Panasonic President Kazuhiro Tsuga spoke to a group of reporters in Tokyo and said he strategically understood the need for Tesla to go large-scale with its factory production, especially as it prepares to debut an SUV as well as a model that will be priced at about half of what a Model S costs. But, he added cautiously, there will be significant risk involved in the investment and his company hasn't committed to its involvement just yet.
Panasonic or not, Tesla is taking the "go big or go home" approach to a factory that it says will cost about $5 billion ($2 billion already committed from Tesla itself) and may support 6,500 jobs. That latter point has states such as Arizona, Nevada, New Mexico and Texas tripping over themselves to figure out the financial incentives necessary to be the further production base for California-based Tesla. Texas auto dealers are already sounding the alarm against changing the state's franchise laws to woo the automaker's battery plant. An open letter sent by the Texas Automobile Dealers Association says it does not believe, "that economic development efforts to bring any business to Texas should in any way be connected to changing established laws in Texas for the singular benefit of any one company. ... We believe this sets a bad precedent for future economic development efforts by linking them to special interest changes in law."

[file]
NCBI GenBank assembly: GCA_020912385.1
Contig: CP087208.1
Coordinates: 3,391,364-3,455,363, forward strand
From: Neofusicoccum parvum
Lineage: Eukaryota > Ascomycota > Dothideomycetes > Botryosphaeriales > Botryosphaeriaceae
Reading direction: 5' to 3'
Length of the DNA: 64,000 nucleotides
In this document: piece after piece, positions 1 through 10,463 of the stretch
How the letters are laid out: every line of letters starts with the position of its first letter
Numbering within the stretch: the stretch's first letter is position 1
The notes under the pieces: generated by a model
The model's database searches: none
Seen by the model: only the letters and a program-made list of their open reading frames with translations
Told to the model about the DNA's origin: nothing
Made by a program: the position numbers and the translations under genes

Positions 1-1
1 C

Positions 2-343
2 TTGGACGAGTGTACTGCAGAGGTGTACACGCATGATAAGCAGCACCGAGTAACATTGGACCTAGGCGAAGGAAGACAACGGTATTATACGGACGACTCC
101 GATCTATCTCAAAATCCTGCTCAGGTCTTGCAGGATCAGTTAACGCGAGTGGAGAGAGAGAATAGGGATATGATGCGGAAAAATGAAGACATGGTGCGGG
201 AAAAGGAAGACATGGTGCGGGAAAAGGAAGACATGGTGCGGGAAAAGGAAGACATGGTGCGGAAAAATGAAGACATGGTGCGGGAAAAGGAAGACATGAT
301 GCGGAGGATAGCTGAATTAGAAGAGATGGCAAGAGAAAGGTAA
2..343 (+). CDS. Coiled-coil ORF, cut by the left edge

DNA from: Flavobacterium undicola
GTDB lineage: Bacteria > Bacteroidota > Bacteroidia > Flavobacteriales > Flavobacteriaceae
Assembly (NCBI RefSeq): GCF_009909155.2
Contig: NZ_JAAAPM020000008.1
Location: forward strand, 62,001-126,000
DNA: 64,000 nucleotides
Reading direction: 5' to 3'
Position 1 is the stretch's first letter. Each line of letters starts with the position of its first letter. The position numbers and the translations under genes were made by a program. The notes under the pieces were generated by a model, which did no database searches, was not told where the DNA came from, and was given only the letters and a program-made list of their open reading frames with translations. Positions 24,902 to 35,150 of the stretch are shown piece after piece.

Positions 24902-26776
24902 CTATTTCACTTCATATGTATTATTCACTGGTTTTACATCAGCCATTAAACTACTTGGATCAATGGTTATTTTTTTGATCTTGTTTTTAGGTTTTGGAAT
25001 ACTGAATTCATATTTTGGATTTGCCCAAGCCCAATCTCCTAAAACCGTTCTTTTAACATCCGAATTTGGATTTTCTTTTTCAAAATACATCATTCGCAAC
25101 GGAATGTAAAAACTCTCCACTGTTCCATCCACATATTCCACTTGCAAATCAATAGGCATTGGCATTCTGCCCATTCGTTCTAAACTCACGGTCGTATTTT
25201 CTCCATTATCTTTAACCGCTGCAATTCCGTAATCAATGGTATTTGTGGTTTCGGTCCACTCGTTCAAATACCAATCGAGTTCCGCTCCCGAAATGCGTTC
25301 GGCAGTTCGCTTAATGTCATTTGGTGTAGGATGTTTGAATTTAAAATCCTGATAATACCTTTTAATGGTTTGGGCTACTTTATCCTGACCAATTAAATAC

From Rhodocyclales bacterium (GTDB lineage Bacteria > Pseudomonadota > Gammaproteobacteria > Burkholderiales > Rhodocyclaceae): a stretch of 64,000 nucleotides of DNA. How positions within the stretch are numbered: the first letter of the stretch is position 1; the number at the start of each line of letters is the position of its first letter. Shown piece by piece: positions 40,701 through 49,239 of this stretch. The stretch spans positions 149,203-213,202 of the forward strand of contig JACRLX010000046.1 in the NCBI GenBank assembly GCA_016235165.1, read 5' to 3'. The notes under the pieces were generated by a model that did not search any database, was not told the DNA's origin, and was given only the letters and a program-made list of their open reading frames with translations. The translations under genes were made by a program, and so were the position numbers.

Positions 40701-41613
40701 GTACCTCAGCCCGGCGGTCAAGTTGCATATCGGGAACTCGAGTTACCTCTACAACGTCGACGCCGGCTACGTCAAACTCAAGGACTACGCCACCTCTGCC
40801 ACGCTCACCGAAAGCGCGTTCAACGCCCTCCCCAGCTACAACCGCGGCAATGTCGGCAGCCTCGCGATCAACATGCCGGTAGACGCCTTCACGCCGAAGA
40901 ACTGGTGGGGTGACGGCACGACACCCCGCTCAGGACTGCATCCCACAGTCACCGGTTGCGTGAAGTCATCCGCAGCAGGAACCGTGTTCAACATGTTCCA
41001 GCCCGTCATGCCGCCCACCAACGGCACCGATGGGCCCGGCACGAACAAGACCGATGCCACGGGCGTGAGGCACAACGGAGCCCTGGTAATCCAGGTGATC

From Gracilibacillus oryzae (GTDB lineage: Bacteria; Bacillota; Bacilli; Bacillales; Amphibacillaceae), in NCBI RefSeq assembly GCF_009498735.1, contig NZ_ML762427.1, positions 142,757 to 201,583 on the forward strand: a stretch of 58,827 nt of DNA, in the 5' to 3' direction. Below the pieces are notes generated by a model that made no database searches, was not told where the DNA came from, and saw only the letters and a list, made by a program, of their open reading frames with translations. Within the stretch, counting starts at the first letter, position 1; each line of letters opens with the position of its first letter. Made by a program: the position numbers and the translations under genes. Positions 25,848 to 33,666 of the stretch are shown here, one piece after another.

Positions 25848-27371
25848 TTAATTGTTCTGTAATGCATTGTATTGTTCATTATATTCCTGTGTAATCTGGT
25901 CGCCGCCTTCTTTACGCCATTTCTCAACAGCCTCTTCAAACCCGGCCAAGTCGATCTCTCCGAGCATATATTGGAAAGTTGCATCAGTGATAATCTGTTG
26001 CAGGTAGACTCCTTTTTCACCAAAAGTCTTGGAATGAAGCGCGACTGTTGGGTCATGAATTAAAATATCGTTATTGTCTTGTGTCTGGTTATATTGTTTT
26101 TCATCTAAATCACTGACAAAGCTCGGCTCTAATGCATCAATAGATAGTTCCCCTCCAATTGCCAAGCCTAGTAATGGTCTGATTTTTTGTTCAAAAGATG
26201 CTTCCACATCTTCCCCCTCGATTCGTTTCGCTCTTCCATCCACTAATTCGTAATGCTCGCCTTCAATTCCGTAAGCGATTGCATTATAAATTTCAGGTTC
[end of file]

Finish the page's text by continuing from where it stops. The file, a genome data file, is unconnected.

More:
Texas dealers are already sounding the alarm against changing franchise laws to woo the battery plant.
Last fall, Tesla expanded its battery-production agreement with Panasonic, saying at the time that Panasonic would provide almost 2 million automotive-grade battery cells for the Model S and Model X during the next four years.